Governor Bruce Rauner proposed to increase public education spending
to fully fund General State Aid (GSA) and to end proration of transportation reimbursements. The Governor delivered his constitutionally required State Budget Address today in the Capitol before a joint session of the Illinois General Assembly.
The proposed increase in K-12 education funding for Fiscal Year 2018 would total $213 million over the FY 2017 budget. This includes an additional $30 million to again fully fund the GSA foundation level of $6,119 per pupil and $107 million to--for the first time in years--fully fund the Regular Transportation reimbursement in the mandated categorical (MCAT) grant payments.
The rest of the MCAT grants (for the various special education categories) would be funded at the same level as FY 2017.
Other proposed increases include $38 million more for English language learners and $50 million more for early childhood education programs. The Governor also includes in his proposal $5 million to match the federal E-Rate program to access funds for the "technology superhighway" program. This investment in technology, specifically to help with broadband connectivity in places across the State that do not have such infrastructure, is a plank in the Illinois Vision 20/20 agenda being pushed by the Alliance this year.
In Illinois, the Governor proposes a budget, but the General Assembly must approve legislation that appropriates the funds. The ball is now in the court of the legislature which is certain to dispute some of the Governor's budget numbers. There may be some agreement on the education portion of the budget, but given the mire that the State is in (without having had a complete budget in place for nearly two years) the discussion on a comprehensive budget for all of State government will continue.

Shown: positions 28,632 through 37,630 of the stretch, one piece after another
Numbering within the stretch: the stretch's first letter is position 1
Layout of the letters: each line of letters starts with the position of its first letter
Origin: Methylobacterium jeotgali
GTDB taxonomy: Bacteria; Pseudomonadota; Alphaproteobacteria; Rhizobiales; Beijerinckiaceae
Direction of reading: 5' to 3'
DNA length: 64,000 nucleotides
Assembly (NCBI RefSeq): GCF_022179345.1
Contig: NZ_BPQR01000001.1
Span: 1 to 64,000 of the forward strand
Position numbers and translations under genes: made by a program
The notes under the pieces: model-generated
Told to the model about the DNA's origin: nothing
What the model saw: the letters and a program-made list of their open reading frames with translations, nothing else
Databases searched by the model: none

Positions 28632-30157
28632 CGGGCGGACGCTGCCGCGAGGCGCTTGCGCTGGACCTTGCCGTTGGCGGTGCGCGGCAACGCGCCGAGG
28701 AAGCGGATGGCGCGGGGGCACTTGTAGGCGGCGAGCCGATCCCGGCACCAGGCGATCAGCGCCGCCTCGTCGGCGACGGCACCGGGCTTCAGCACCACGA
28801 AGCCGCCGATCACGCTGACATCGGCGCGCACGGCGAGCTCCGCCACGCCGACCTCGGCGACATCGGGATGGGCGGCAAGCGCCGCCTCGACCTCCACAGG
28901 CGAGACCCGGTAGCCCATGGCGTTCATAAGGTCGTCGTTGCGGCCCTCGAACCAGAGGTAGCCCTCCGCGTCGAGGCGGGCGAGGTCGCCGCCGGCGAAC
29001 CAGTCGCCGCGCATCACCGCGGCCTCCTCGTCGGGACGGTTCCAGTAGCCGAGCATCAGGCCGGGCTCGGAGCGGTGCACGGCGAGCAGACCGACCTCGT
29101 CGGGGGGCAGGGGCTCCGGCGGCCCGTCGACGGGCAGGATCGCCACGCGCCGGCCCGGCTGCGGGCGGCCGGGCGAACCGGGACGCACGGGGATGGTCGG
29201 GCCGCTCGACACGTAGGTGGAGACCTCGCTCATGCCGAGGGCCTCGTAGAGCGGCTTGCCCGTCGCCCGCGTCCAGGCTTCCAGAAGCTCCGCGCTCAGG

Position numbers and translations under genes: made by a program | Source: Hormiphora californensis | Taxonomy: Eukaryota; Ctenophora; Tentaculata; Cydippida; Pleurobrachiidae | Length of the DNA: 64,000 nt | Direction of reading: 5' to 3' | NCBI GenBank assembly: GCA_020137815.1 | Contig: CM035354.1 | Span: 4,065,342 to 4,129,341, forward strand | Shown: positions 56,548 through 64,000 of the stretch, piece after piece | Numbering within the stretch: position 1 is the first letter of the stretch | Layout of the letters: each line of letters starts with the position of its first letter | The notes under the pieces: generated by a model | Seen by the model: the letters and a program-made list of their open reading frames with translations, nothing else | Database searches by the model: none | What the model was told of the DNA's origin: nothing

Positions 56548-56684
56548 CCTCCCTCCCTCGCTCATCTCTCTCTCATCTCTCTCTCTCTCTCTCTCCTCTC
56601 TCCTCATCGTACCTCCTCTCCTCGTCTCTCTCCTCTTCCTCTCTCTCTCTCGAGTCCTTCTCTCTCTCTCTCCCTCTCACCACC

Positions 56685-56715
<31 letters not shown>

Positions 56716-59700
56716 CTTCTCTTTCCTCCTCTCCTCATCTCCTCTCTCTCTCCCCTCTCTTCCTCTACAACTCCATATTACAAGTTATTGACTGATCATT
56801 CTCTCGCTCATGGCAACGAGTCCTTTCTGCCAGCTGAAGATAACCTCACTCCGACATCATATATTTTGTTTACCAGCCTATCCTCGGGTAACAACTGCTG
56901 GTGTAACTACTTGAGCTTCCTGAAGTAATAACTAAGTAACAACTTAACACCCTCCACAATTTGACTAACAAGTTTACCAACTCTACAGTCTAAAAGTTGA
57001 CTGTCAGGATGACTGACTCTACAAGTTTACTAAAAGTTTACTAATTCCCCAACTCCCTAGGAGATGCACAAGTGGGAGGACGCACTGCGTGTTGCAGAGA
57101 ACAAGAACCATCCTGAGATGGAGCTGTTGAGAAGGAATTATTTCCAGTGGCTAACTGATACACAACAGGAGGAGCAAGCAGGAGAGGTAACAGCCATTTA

BROADER BUDGET PROPOSALS
For the overall budget, the Governor insisted that a balance cannot be found only with budget cuts, nor would he support trying to balance the budget only with revenue enhancements and tax increases. Instead, a combination of the two must be present. According to his proposal, between $2 and $3 billion could be saved by creating a new Tier III pension plan for all State pension systems, making changes to State employee salary and benefit packages, reforming the procurement code, and selling the James R. Thompson Center in Chicago.
The Governor also stressed the importance of some of his original Turnaround Agenda components, namely a property tax freeze, reform of the Workers' Compensation Act, term limits for legislators, and a more fair remapping system of legislative boundaries.
Governor Rauner stated that he has deliberately not commented on the Senate "grand bargain" budget proposal as to not interfere with that process. But since he has had many questions about his reaction to those provisions, he did discuss today his position. His bottom line, he said, was that this be a good deal for the taxpayers. To that end, he has concerns about enacting a permanent increase in the State's income tax rates, but only offering a temporary (two year) freeze on property taxes. The Governor suggests that the property tax freeze be made permanent. Further, he could support a broadening of the sales tax base to specific services, but opposes adding the tax on the sale of food and medicine.
Continuing the discussions and the momentum of the Senate budget proposal is key, he said.